Mauryan Art is believed to be the beginning of the history of Indian Arts. Sandstone sculptures, Shrine and Cave architectures originated in Mauryan period influenced the various other art forms that developed later in India.
Mauryan period was known for prosperity, religious development and artistic achievements. Mauryan dynasty of Magadha ruled most part of the Indian subcontinent from 322 BCE to 187 BCE. Chandragupta was the founder of the empire. Ashoka was the greatest ruler of the Empire under which Mauryan Period Art reached its height.
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Ashoka embraced the Buddhism after the war of Kalinga and adopted the policy of Dhamma. He used the various architectural and sculptural art forms to popularise and spread the teachings of Buddhism. He also used these art forms to convey his state rules and instructions to the public.
Two forms of arts were famous in Mauryan period : Court Art and Folk Art
Mauryan Art : Court Art
- Architecture :
- Kumharar Palace
- Barabar hills caves,
- Nagarjuni hills caves
- Sculpture :
- Ashoka Pillars
Remains of the Palace of Chandragupta Maurya are found at Kumharar in Patna. The palace had 40 gilded pillars of sandstone. The floor and roof were made of wood.
Famous Chinese pilgrim Fa-hieun praised the palace in his writings. He glorified the structure by stating it as work of Gods. Megasthenese, the Greek ambassador also praised its grandeur.
Stupas are hemi-spherical structure having a small chamber inside. The chamber contains relics of Buddha or important Buddhist monks in a casket. The surface of stupas are generally made of bricks with a thick layer of plaster.
Ashoka instructed the construction of Sanchi stupa at Sanchi (near Bhopal). A path around the stupa is provided for circumambulation (Pradakshina). The monument is surrounded by a fence. The dom of the stupa has stone umbrella at the top which signifies the universal supremacy of Dharma.
Stone railings and Gateways around it were constructed later. Several other modifications were made over a period of time.
Barabar Caves And Nagarjuni Caves
Rock Cut Caves were the new type of architecture that developed during Ashoka’s reign. The extremely hard granite rock were cut in geometrical fashion.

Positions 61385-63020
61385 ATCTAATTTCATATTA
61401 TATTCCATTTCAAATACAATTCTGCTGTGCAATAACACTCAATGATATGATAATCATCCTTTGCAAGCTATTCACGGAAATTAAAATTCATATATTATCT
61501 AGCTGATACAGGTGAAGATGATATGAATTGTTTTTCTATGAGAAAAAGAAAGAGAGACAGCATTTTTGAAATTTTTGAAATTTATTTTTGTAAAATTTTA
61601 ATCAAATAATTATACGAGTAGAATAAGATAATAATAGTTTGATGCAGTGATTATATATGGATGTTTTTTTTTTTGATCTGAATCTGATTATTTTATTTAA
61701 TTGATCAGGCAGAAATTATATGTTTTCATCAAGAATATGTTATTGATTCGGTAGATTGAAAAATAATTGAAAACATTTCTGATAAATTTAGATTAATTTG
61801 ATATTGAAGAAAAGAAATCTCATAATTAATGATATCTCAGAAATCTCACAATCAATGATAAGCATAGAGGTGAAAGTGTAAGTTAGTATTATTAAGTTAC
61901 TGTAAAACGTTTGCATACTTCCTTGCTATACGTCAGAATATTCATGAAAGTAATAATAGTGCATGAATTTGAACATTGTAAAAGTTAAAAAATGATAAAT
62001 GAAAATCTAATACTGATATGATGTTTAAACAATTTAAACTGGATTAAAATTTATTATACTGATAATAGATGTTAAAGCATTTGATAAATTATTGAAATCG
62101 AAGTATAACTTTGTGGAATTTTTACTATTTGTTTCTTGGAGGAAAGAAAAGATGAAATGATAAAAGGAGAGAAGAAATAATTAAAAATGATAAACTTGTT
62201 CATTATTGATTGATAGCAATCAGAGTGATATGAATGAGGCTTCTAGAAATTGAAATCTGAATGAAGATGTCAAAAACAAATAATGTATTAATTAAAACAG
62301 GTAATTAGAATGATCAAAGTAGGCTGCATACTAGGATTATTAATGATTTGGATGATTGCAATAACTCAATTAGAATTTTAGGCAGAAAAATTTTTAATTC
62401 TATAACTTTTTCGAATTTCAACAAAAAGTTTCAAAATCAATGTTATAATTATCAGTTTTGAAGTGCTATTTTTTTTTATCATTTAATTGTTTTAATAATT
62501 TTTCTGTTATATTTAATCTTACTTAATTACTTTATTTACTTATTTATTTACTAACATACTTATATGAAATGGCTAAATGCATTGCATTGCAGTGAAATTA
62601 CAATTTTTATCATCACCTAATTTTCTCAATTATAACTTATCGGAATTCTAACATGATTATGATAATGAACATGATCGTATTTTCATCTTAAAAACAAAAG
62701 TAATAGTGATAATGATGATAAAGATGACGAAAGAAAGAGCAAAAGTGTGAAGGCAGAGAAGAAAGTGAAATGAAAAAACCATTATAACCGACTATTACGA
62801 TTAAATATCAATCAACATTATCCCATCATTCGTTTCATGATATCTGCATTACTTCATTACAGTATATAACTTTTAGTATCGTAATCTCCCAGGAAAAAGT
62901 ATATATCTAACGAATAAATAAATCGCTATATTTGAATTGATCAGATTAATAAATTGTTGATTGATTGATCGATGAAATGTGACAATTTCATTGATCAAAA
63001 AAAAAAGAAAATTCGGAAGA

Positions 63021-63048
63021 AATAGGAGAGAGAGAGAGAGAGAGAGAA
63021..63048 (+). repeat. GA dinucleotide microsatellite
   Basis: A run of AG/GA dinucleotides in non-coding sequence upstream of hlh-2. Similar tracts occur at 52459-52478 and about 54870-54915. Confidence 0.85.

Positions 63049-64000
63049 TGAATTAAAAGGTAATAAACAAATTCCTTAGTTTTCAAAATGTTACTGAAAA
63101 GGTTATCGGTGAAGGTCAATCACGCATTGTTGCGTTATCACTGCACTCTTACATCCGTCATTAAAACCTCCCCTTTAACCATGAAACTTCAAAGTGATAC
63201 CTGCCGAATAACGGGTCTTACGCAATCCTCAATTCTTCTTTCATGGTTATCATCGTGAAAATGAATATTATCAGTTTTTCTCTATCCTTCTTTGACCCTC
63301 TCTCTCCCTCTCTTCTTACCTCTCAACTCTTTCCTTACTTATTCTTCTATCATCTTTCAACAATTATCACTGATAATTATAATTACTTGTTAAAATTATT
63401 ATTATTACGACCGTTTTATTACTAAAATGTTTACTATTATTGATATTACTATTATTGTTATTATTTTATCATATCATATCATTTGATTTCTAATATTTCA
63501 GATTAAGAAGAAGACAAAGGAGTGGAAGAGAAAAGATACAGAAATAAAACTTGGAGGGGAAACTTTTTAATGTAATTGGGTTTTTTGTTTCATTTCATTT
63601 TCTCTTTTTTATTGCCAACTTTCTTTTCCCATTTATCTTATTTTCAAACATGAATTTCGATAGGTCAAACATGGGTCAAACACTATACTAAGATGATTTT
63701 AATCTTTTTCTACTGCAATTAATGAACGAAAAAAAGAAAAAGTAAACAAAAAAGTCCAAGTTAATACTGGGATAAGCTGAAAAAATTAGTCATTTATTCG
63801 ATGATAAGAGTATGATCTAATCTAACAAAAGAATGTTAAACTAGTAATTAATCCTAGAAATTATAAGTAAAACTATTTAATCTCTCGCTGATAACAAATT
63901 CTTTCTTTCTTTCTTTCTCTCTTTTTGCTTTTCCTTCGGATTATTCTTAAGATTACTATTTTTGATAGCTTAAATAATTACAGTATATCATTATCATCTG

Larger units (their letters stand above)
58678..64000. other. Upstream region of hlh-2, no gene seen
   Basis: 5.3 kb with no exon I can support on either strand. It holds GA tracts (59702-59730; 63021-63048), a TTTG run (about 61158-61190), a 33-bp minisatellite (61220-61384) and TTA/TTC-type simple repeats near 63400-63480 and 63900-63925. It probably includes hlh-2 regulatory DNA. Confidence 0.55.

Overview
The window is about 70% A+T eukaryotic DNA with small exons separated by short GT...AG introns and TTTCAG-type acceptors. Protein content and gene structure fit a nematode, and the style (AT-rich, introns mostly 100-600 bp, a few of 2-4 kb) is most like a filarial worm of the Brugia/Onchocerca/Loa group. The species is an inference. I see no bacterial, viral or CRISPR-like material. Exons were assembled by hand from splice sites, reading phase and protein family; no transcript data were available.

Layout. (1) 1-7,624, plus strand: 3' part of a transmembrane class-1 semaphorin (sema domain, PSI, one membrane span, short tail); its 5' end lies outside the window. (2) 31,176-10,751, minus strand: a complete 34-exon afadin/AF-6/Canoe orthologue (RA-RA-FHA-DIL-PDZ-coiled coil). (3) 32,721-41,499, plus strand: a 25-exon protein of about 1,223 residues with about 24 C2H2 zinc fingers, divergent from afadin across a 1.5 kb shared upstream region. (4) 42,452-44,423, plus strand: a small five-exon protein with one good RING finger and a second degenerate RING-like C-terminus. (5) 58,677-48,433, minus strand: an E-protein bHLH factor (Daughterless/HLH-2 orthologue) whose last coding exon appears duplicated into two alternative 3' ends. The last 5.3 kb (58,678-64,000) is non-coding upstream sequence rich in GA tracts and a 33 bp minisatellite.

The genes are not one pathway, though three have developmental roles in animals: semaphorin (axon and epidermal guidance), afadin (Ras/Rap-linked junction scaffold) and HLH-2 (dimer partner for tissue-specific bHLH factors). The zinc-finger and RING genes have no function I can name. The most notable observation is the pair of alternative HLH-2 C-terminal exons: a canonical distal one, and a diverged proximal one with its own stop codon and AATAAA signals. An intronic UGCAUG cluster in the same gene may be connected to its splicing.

The caves at Barabar hills and the Nagarjuni hills, near Gaya were designed and excavated during different periods of Mauryan empire .
The entrance of the caves have Ogee shaped arch over them. The interior surfaces of the caves are polished like a mirror. These caves bear the inscriptions of the Mauryan Period.
Caves made in Barabar hills are collectively called barabar caves. These are four in numbers :
- Lomas Rishi Caves
- Sudama Cave
- Karan Chaupar
- Vivsa Zopri
Ashoka donated the hills of Barabar caves to Ajivika monks. His successor, Dasharatha donated three separate caves at Nagarjuni hills to the Ajivika monks.
Ashoka Pillars made of single sandstone are great monuments of Mauryan period. Ashoka’s famous edicts are inscribed on these monolithic shiny pillars. They are about twenty in numbers.
Finely carved Capital with splendid animal figures are the most notable feature of these pillars. Generally, Lions or Bulls were carved standing on the squared or circular abacus. The whole sit on inverted lotus.
These pillars were influenced from Persia.
Sarnath Lion Capital (at Sarnath near Varanasi)
Sarnath is a Buddhist site near Varanasi where Lord Buddha preached his teachings for the first time.
Ashoka pillar at Sarnath had a Lion capital which was moved to the Sarnath museum.
It is more elaborate than the other very similar surviving capitals of the pillars.
The capital features four Asiatic lions standing back to back on an detailed base. The base carries sculptures in high relief of an elephant, a galloping horse, a bull, and a lion, separated by intervening spoked chariot-wheels. The lower part of the capital is carved into the shape of inverted lotus.
A graphic representation of it was adopted as the official Emblem of India in 1950.
The capital is carved out of a single block of polished sandstone, and was always a separate piece from the column itself.
Rampurva Bull Capital (Purvi Champaran)
The Rampurva bull capital is one of twin capitals excavated at Rampurva in Paschimi Champaran.
The capital features single zebu bull (humped bull found in South Asia) on a circular abacus supported by inverted lotus. The abacus is decorated with floral designs which is strongly influenced with Greek art.
Mauryan Art : Folk Art / Popular Art
Worship of Yaksha and Yakshi were popular in Ancient India. They refer to the nature-spirits and caretakers of the natural treasures.
During Mauryan period, making sandstone sculptures of Yaksha and Yakshi became popular form of folk art.
Large statues of Yakshas and Yakshi mostly in standing position have been found at many places such as Patna, Vidisha and Mathura.
Yakshi image found in Didarganj, near Patna is one of the finest examples of popular Mauryan art.
Most striking features of these sculptures are the polished surface and clear physiognomic details.
This is a 6.4′ tall, well built, well-proportioned, free-standing sculpture with polished surface. The sculpture is carved out of single piece of a sandstone.
The Yakshini holds a fly-whisk (chauri – tool to disturb flies) in the right hand whereas the left hand is broken.